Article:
[time-nuts] New WWVB modulation format receivers
turner at ussc.com
Thu Feb 20 20:42:13 EST 2014
Several years ago I spotted a clever PIC-based software (DSP-ish)
approach to WWVB modulation - but it has thusfar defied my attempts to
find it via Google. It was from the late 90's, early 2000's - and I may
have it in an archive somewhere.
The exact details escape me, but I believe that it sampled at 8 kHz and
was fed a crystal-filtered WWVB signal at 60 kHz, putting this
bandwidth-limited, AGC-leveled signal directly into the PIC's A/D.
If I've done my math correctly, that would yield a frequency-inverted
alias at 4 kHz. The A/D was then mixed and/or decimated significantly
and a simple software-based carrier recovery scheme (a Costas loop,
maybe?) was implemented in this rather low-end PIC. Because the TRF
bandwidth was on the order of just a few Hertz, it took a fairly trivial
amount of horsepower to implement.
Presumably, at just one baud it should be practical to do this on more
modern PICs and AVRs using the same scheme. The trick to homebrewing
this is to find a 60.003 kHz crystal - but one of these could be swiped
from a WWVB receiver module, or, perhaps, a source-follower could be
used to recover the phase component of the received carrier, tapping off
the signal from the BPF itself and making it available to the processor.
* * *
Another scheme - one that I believe was poo-poohed a while back on this
list - is to simply take a bandpass filtered sample of around 60 kHz and
throw it into a four-quadrant multiplier to yield a 120 kHz signal sans
phase shift. I believe that the initial critique of this was that this
was not a particularly good way to recover a weak signal, but I found it
to be quite useful on a project some (15) years ago.
On this project, I had a 100 kHz pilot carrier modulated with NRZ BPSK
telemetry data and this same carrier was used to convey the reference
frequency to multiple, simulcast transmitters via a 33cm microwave
link. At 100 kHz, I simply had an L/C bandpass filter that was roughly
3-5 kHz wide on the transmit (to control the occupied bandwidth when
XOR-gate modulated) and a similar filter on the receive end.
"Listening" to this 100 kHz center frequency, 3-5 kHz bandwidth was a
1496 configured as a multiplier, the output of which was passed through
a simple filter constructed using 200 kHz crystals. The 200 kHz from the
doubler output was then divided-by-two and used to synchronously
demodulate the BPSK data (after being filtered with either a Bessel or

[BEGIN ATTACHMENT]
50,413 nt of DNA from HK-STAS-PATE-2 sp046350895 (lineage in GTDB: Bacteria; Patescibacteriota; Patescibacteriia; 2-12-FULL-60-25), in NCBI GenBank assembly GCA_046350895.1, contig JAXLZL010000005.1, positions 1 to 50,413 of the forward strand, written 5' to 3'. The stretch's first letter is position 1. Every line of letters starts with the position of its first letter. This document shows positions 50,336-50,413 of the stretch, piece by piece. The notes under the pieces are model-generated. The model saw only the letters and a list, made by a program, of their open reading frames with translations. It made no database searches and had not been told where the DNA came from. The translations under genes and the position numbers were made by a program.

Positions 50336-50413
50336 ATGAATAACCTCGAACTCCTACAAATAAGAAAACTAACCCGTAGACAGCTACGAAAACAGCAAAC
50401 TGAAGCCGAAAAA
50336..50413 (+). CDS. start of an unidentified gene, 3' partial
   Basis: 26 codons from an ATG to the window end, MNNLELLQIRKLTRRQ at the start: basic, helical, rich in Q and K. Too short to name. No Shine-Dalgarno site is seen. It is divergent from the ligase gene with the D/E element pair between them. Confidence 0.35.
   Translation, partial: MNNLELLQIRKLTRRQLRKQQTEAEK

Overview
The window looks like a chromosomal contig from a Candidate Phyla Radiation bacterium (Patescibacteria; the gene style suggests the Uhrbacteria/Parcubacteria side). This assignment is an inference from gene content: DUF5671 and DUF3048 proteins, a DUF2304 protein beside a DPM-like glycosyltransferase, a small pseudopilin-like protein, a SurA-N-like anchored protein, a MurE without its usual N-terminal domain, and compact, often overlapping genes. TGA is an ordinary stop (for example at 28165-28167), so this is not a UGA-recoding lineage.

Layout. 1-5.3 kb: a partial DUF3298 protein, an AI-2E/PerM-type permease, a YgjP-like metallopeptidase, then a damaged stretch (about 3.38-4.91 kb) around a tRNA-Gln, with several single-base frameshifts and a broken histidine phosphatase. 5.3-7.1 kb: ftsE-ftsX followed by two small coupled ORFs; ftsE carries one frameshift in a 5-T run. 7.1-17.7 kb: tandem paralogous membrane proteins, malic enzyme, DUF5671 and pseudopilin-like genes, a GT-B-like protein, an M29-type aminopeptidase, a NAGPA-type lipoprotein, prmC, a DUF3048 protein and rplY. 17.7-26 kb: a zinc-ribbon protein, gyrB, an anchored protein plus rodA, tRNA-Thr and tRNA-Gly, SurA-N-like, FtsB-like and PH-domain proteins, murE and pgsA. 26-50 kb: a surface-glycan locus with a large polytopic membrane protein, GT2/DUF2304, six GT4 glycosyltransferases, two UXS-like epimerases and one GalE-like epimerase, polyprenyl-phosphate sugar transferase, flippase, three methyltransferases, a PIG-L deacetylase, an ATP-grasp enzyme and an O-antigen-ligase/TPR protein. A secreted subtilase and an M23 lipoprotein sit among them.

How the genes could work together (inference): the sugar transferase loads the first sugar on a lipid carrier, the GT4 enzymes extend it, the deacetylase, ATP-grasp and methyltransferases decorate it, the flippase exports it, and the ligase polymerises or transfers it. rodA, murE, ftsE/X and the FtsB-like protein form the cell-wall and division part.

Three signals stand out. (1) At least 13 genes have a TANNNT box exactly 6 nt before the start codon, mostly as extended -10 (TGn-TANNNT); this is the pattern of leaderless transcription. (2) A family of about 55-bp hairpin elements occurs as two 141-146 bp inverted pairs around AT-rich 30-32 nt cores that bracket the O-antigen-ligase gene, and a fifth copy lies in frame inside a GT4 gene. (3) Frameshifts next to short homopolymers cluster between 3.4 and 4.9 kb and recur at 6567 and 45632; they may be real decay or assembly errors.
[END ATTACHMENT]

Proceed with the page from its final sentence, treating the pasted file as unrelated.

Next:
Gaussian LPF) and this same recovered 100 kHz signal was then made
available to the master 10 MHz frequency reference for locking.
What impressed me was the fact that my input signal S/N could go about
40 dB below the detection bandwidth of the BPSK signal and still
maintain perfect lock on the 100 kHz carrier, despite the fact that the
1496 - which really doesn't make all that great of a doubler compared
with other available (but more expensive!) devices was being pelted with
3-5 kHz of garbage when the S/N was purposely compromised. IIRC, the
detection bandwidth of the crystal-based carrier recover filter was on
the order of a few 10ths of Hz. Yes, the phase did vary with
temperature, but the rate-of-change was fairly slow and this fact was
inconsequential in our application.
* * *
The upshot of this is that it should be quite easy to do a simple
doubler-based carrier recovery system at 120 kHz (or something else, if
it's frequency-converted) and, since it may be a bit tricky to find a
cheap 120.006 kHz crystal, use an SCF clocked from a VCXO (or a simple
fractional divider/DDS implemented in software) to provide a very narrow
detection bandwidth that would satisfy the dynamics associated with the
usable signal range over which the WWVB carrier could be reconstructed
and the phase data could likely be recovered. The AM output of a
standard WWVB clock module could then be used to aid in the windowing of
a synchronous demodulator integrate-and-dump filter to recover the phase
information and make these two pieces available to something like a PIC
or an AVR/Arduino for crunching.
In the (likely!) event of a signal that was too weak to recover the
amplitude information from the broader-bandwidth WWVB receiver module it
should be practical to oversample (say, by 8x) the output of the
synchronous demodulator and then infer the timing of the phase change
over a period of time since the minimum period of this is well known (1
second!) and such timing could be (initially) autonomously applied with
very good stability until the timing of the phase change resolved itself
- something that could be correlated with a statistical analysis of the
output of the amplitude detector, as well.
To a large degree, this sounds like a candidate for a "front end"
consisting of good old 4000 CMOS logic and a few op amps with the output
handed off to a fairly low-end, cheap processor module!
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